That said, takedown compliances and the requirements for having a compliance officer around the clock for grievance redressal needs to be approached in a more practical manner to make it implementable through mutual engagement to reach a solution rather sounding as being ordered to, without being given a fair hearing. The industry has overall lauded the government’s efforts for appropriately identifying the scope and contribution of these OTT platforms and suggesting a model that moves significantly away from pre-certification or censorship.

 

India has emerged as one of the most valuable contributors to quality content creation across the globe. The content generated in India has been witnessing recognition at an international level with audiences globally now accessing Indian content. A supportive environment will ensure that the economic potential of this employment and revenue generating sector is maximised. The artistic freedom that content creators and curators are provided with has made India feature on the world map as one of the most significant contributors to works that has cinema diversify. OTTs are driving the shift for the sector by reducing its dependence on the “risk heavy” conventional models that required a big star or a banners to promote and launch. OTTs have catapulted many emerging actors and artists to ”superstar” status and promoted talent in the artistic fraternity both behind and in front of the camera thereby triggering more choice, options and livelihoods.

OTTs have however been also at the centre of controversies due to certain content that may be considered contrary to beliefs of certain sections and may require housekeeping measures to be put in place so that well taken shows and artistic content and efforts of months do not get trivialised due to controversial aspects of a few seconds. Most of the content today is of contemporary nature and is curated to cater to different types of consumers with varying preferences. The personalized nature of OTT platforms available in a more consumer-friendly environment has resulted in the segment experiencing growth and wider acceptability. However a responsible and responsive approach from the OTT sector with an equally progressive approach from government would work wonders for the entertainment industry in India in achieving the intent of these regulations. A government- industry- governance (GIG) model is required for this sector to grow seamlessly.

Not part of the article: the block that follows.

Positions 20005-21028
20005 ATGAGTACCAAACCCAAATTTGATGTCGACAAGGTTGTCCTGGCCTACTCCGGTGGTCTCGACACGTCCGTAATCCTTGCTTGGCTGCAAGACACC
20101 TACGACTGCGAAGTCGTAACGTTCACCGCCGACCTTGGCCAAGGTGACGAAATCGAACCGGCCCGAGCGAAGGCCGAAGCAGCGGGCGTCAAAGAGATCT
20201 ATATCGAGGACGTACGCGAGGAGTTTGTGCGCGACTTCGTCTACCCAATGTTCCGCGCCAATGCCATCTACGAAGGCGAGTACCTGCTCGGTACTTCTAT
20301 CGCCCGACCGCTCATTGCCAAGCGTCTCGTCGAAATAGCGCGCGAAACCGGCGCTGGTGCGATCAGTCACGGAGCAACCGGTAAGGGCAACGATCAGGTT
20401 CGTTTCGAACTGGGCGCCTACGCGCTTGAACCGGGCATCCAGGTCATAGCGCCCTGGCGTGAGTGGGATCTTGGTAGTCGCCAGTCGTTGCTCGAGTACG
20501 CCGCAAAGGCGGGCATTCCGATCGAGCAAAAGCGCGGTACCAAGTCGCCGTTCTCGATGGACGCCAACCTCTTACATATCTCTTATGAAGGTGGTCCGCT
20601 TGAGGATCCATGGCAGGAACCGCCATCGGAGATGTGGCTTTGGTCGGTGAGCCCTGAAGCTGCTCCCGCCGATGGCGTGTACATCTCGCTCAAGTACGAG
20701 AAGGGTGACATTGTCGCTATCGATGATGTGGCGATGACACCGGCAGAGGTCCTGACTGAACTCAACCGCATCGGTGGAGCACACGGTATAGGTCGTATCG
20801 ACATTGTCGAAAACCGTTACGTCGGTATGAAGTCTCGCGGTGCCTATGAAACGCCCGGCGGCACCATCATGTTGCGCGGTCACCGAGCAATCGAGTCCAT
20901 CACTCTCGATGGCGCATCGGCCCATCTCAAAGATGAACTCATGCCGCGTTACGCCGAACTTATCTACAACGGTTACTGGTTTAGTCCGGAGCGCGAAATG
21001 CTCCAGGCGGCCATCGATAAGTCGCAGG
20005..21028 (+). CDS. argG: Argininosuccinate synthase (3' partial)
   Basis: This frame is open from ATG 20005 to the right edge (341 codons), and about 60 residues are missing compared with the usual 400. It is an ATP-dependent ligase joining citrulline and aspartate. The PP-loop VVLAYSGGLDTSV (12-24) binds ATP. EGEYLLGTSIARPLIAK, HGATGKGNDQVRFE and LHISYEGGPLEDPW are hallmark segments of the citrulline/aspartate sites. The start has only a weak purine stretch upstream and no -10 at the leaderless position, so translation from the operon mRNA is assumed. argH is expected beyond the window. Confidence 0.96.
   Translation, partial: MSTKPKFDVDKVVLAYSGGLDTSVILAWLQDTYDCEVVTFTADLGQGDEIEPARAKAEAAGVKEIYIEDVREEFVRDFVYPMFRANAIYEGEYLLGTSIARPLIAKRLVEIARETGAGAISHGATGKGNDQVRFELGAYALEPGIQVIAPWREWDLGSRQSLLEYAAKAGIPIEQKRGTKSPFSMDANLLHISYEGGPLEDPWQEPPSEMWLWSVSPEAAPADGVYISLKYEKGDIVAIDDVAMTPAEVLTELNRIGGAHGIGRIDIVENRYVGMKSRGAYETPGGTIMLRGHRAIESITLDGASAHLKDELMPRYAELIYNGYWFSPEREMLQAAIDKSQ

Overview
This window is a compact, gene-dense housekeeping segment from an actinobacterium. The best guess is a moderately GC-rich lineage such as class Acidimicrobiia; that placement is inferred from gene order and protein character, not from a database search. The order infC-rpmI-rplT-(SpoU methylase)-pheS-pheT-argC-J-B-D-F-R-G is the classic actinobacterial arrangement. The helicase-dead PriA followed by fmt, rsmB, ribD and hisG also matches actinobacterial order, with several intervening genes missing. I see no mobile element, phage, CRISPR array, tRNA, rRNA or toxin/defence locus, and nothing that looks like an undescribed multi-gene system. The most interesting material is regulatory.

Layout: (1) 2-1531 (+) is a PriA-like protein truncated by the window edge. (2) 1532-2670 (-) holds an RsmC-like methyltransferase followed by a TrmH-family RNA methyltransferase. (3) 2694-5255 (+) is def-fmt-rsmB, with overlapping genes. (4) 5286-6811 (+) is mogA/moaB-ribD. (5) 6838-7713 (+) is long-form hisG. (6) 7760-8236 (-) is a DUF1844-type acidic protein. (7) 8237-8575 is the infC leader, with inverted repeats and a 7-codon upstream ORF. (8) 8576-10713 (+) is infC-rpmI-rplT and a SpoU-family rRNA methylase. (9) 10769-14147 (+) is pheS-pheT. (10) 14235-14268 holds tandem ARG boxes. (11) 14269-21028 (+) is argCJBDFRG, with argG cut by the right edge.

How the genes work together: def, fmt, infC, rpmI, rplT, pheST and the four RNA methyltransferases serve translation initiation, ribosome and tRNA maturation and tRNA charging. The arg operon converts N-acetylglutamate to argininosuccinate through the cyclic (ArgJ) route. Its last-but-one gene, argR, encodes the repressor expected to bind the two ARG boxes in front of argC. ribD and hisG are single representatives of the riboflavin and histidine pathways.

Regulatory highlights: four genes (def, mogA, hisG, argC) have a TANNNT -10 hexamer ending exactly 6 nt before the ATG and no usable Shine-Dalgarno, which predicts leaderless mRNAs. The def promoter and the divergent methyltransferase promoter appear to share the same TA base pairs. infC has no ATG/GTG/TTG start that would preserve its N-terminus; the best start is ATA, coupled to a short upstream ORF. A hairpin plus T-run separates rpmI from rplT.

As the OTT market develops further with broadcasters also breaking into the segment, it is essential that the self-regulatory model is strengthened by granting it necessary legitimacy through a government and industry collaborative governance model. Considering the vase expanse and quantum, it is not practically possible for any Government to micro-regulate content. The segment is becoming central to the future of infotainment which makes is critically important that the sector is not pushed the path of over regulation.

 

Rameesh Kailasam is President & CEO, IndiaTech.org. He is a public policy professional who writes on policy and regulatory challenges for the internet-based economy, start-ups and investors.

IndiaTech.org (TSIA) is an industry association representing Indian consumer internet start-ups, unicorns and investors and strives to promote ease of business and a conducive business environment that involves easier access to primary markets, policy and regulatory interventions to promote industry growth for the entire ecosystem and its investments. For more details visit www.indiatech.org